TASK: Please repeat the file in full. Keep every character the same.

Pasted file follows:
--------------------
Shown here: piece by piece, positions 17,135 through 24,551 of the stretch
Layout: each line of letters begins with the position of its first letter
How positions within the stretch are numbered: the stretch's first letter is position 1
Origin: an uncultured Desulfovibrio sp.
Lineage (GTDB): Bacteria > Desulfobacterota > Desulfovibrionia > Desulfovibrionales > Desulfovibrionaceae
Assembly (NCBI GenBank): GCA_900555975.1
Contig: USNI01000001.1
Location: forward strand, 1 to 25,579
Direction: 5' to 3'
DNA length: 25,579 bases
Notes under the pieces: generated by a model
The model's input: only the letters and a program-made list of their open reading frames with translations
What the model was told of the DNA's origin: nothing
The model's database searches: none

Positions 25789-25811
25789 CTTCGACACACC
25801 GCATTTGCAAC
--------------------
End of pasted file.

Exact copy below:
Shown here: piece by piece, positions 17,135 through 24,551 of the stretch
Layout: each line of letters begins with the position of its first letter
How positions within the stretch are numbered: the stretch's first letter is position 1
Origin: an uncultured Desulfovibrio sp.
Lineage (GTDB): Bacteria > Desulfobacterota > Desulfovibrionia > Desulfovibrionales > Desulfovibrionaceae
Assembly (NCBI GenBank): GCA_900555975.1
Contig: USNI01000001.1
Location: forward strand, 1 to 25,579
Direction: 5' to 3'
DNA length: 25,579 bases
Notes under the pieces: generated by a model
The model's input: only the letters and a program-made list of their open reading frames with translations
What the model was told of the DNA's origin: nothing
The model's database searches: none

Positions 25789-25811
25789 CTTCGACACACC
25801 GCATTTGCAAC